(iv)       It was queried whether, given that the Falcon Centre was submitting that it was financially reliant on the funding from Leicestershire County Council and at risk of closure should the funding not be received, questions should be raised as to the financial sustainability of the Falcon Centre as a charity and whether further checks needed to be carried out regarding its status.


(v)         In response to a question from the Chairman as to how the County Council audited the provision of the services it commissioned it was explained that the Public Health department did not specify exactly how the funding should be spent, they were mainly concerned about whether the overall aims were being achieved. The contract with the Falcon Centre included Key Performance Indicators which the Falcon Centre was required to provide data on. Quarterly contract management meetings were held with the Falcon Centre. When contracts were coming to an end a full review was carried out and any new issues would be covered in future contracts with that provider. However, reassurance was given that Public Health were always looking to improve and refine contract management processes and would take suggestions on board.


(vi)       Leicestershire had the largest team of Local Area Co-ordinators (LACs) in the country with a total of 35. There would be no new LAC roles created to provide the homeless support service. The work would be carried out by the existing team of LACs. Given how large the team was there was flexibility to move LACs to where they were most needed, however under the new model for homeless support extra LACs would not be moved to the Loughborough area as the aim was for the service to be more equitably distributed across the county. There was a lot of national interest in the way LACs were being used in Leicestershire including interest from government. Members commended the work LACs carried out in Leicestershire and welcomed the proposed use of LACs in the new model for homeless support.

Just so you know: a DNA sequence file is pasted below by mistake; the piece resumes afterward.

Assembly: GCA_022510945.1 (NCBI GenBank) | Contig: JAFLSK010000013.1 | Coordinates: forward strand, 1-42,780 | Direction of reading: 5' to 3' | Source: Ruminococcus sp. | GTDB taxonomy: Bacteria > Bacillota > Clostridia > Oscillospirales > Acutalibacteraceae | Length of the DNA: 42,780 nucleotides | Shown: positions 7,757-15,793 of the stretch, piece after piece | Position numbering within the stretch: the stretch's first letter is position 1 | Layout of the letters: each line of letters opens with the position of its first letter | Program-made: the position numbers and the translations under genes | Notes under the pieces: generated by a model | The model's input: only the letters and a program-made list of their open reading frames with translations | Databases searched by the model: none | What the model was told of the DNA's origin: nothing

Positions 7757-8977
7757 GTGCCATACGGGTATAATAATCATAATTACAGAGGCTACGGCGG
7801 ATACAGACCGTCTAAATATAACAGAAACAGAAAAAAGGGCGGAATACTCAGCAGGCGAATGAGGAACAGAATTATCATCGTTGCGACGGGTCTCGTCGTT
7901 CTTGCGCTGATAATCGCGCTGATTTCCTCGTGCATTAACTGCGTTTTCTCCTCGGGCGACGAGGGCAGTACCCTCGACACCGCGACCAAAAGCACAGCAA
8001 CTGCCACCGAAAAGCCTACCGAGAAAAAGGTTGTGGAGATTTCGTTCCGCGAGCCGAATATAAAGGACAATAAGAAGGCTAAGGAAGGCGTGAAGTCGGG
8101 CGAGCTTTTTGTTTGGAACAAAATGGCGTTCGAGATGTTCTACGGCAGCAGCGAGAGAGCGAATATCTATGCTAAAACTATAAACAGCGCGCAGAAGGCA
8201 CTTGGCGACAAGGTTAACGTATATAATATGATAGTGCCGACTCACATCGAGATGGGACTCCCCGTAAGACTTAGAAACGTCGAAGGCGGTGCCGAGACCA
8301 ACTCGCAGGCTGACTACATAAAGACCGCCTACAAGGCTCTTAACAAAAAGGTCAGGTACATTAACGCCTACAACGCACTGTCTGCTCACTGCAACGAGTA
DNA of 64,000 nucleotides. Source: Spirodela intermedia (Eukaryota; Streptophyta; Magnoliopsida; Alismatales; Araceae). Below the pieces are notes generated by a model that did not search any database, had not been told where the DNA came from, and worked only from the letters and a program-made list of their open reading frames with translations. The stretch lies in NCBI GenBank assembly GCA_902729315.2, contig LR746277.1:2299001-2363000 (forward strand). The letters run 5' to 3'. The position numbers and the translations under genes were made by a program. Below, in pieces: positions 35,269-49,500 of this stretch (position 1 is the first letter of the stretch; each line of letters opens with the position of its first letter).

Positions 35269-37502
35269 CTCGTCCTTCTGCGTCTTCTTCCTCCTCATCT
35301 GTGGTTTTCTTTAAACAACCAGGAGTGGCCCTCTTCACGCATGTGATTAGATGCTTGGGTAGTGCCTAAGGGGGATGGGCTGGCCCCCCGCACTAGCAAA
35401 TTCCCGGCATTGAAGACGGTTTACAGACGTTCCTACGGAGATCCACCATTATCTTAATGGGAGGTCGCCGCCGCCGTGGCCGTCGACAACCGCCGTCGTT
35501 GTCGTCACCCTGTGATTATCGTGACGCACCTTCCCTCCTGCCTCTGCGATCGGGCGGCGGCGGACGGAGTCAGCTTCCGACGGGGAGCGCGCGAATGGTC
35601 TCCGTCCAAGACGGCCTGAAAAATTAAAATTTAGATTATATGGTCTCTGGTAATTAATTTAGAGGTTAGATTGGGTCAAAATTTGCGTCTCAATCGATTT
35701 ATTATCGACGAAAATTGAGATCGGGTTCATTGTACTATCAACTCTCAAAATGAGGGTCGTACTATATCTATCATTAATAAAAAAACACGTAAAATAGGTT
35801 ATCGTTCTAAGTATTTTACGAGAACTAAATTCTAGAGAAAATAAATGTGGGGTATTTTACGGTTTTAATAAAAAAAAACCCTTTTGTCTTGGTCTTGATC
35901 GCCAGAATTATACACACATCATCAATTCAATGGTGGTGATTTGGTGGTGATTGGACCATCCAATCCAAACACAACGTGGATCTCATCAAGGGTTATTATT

(vii)      It was felt that one of the benefits of using LAC to provide the homeless support service was that they would support people for as long as they need and would also monitor service users effectively to ensure that they accessed the services that they had been signposted to.


(viii)    The Director of Public Health and the Cabinet Lead Member for Health strongly refuted the claims of Falcon Support Services that the Cabinet report of 23 June 2023 contained inaccuracies and made it clear that Cabinet had not been misled.




(a)        That the draft revised model for the delivery of homeless support be noted, and the proposed use of the Local Area Coordination service as part of the model be welcomed;


(b)        That officers be requested to take on board the comments now made by the Committee as part of the consultation process;


(c)         That officers be requested to provide a further report for the Committee at its meeting on 1 November 2023 regarding the results of the consultation and the recommendation that Cabinet will be asked to approve.

Supporting documents: